Straying from Conventional Grammar Can Help Tell a Story
by Kathleen Watson
Authors sometimes take license with grammar to create a mood, a scene, or a character. I usually don’t object to storytelling that deviates from standard usage, as long as it serves a purpose. Songwriters do it all the time!
When I joined a book club, I welcomed the opportunity to expand my horizons by reading things I might not otherwise have chosen to explore. The Dog Stars was one of those works; it’s a tale about a handful of individuals who have survived a flu pandemic that appears to have wiped out much of civilization. One review described it as “a post-apocalyptic adventure.”
Peter Heller, an experienced author with a Master of Fine Arts degree from the Iowa Writers Workshop in fiction and poetry, uses a writing style that suits the story he weaves. It mimics the sometimes-random thoughts that float through all of our heads, ramblings that don’t require grammatically complete sentences or punctuation. Here’s an example:
I have a neighbor. One. Just us at a small country airport a few miles from the mountains. A training field where they built a bunch of houses for people who couldn’t sleep without their little planes, the way golfers live on a golf course.
Heller’s writing is sparse, often without punctuation. There are no quotation marks anywhere to indicate dialog. He leaves a lot for the reader to surmise.
Younger than. Or not. Leaner. White haired. Hard like shoe leather. Creases. Creased lines deep from cheeks down. Grimace lines. Spray of creases from corners of the eyes, outside corners. Gray eyes sparking. Used to sparking back at the naked sun. No bullshit at all. Every movement sure and swift.
Heller’s style reflects his characters’ dilemma: There is no room for anything extraneous when life is so basic, so rudimentary that survival is the only goal.
I was able to decipher meaning without punctuation, but there are some places where I believe Heller’s editor could have served him better:
- Redundancies such as retreating back and lower it down
- Using further rather than farther: went further back south from the house, walked further into the green (farther is a more literal distance, further implies symbolic distance or in greater degree or extent)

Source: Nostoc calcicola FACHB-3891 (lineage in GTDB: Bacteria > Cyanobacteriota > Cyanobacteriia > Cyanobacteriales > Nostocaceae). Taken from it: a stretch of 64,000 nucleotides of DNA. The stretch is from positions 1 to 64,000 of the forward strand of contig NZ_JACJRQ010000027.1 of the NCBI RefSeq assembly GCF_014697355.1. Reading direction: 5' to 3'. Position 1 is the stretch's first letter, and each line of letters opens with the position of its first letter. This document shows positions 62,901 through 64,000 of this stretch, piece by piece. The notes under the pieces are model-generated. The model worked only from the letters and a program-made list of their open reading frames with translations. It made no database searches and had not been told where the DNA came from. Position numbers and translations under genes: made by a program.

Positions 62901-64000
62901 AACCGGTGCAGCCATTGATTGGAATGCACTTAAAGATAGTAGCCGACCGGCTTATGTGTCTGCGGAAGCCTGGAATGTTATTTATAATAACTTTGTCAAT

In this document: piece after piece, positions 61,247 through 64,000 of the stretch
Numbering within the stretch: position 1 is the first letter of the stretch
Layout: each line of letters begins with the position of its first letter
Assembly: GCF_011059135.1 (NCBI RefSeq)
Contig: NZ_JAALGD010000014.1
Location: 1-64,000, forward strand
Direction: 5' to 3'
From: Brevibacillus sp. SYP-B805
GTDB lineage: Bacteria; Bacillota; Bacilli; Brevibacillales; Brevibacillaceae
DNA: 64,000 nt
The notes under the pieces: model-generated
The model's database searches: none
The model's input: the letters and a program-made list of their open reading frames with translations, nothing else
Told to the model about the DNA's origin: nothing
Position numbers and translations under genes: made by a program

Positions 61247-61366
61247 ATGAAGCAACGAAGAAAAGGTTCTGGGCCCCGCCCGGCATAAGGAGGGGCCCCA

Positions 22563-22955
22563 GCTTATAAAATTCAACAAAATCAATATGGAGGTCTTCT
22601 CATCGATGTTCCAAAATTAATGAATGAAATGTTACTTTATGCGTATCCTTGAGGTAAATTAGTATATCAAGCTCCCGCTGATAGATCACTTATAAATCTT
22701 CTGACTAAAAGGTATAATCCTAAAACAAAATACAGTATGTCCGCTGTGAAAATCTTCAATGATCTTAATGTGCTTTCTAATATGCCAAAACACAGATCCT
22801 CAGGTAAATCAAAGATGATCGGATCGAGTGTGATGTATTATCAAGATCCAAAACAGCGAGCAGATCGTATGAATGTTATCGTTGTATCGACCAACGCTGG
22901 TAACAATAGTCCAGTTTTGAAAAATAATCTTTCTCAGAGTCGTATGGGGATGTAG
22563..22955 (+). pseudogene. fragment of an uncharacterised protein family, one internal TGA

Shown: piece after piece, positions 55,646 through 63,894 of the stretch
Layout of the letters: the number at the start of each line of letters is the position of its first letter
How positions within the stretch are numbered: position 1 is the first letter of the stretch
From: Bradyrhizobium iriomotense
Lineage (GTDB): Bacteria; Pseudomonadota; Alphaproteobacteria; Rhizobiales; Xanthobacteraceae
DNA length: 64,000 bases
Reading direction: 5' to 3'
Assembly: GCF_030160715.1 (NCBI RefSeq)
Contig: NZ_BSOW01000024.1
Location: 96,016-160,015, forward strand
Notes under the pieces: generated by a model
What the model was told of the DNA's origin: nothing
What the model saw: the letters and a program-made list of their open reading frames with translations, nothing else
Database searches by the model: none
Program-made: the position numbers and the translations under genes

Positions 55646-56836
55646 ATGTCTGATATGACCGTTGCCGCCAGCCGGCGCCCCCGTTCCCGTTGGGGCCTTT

- And this structure — when we get sick of rabbits and sunfish from the pond — could imply that rabbits and sunfish both come from the pond. I might have suggested: when we get sick of sunfish from the pond and of rabbits.
This excerpt, with its customary-for-Heller abbreviated phrasing, surprisingly uses a reference to punctuation to clarify his thought, to make his point:
We have the perimeter. But if someone hid. In the old farmsteads. In the sage. The willows along a creek. Arroyos, too, with undercut banks. He asked me that once: how do I know. How do I know someone is not inside our perimeter, in all that empty country, hiding, waiting to attack us? But thing is I can see a lot. Not like the back of the hand, too simple, but like a book I have read and reread too many times to count, maybe like the Bible for some folks of old. I would know. A sentence out of place. A gap. Two periods where there should be one. I know.
I don’t believe that redundancies or using a wrong word enhance storytelling, unless they might be in dialogue that helps define a character. The lack of punctuation and sometimes-choppy structure of phrasing in this work put readers inside Heller’s protagonist’s head, enabling them to see the world as the leading character sees — and feels — it.
Kathleen Watson has nearly three decades of experience as an independent business writer, serving clients in both corporate and academic settings. Her weekly blog, Killer Tips from The Ruthless Editor, offers practical word and punctuation tips, as does her recently published book Grammar For People Who Hate Rules: Killer Tips From The Ruthless Editor. Contact her at: Kathy@RuthlessEditor.com.